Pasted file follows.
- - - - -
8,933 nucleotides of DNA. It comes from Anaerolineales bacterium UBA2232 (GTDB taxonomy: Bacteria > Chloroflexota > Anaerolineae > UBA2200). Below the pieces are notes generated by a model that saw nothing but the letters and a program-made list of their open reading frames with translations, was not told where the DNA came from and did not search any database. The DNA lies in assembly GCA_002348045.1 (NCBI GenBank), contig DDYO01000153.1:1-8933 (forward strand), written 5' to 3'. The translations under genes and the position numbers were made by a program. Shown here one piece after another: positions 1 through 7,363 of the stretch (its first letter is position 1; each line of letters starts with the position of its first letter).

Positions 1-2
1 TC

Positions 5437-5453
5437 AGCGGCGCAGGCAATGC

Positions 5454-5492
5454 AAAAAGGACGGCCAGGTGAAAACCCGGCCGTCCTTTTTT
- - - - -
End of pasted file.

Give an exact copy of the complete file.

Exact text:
8,933 nucleotides of DNA. It comes from Anaerolineales bacterium UBA2232 (GTDB taxonomy: Bacteria > Chloroflexota > Anaerolineae > UBA2200). Below the pieces are notes generated by a model that saw nothing but the letters and a program-made list of their open reading frames with translations, was not told where the DNA came from and did not search any database. The DNA lies in assembly GCA_002348045.1 (NCBI GenBank), contig DDYO01000153.1:1-8933 (forward strand), written 5' to 3'. The translations under genes and the position numbers were made by a program. Shown here one piece after another: positions 1 through 7,363 of the stretch (its first letter is position 1; each line of letters starts with the position of its first letter).

Positions 1-2
1 TC

Positions 5437-5453
5437 AGCGGCGCAGGCAATGC

Positions 5454-5492
5454 AAAAAGGACGGCCAGGTGAAAACCCGGCCGTCCTTTTTT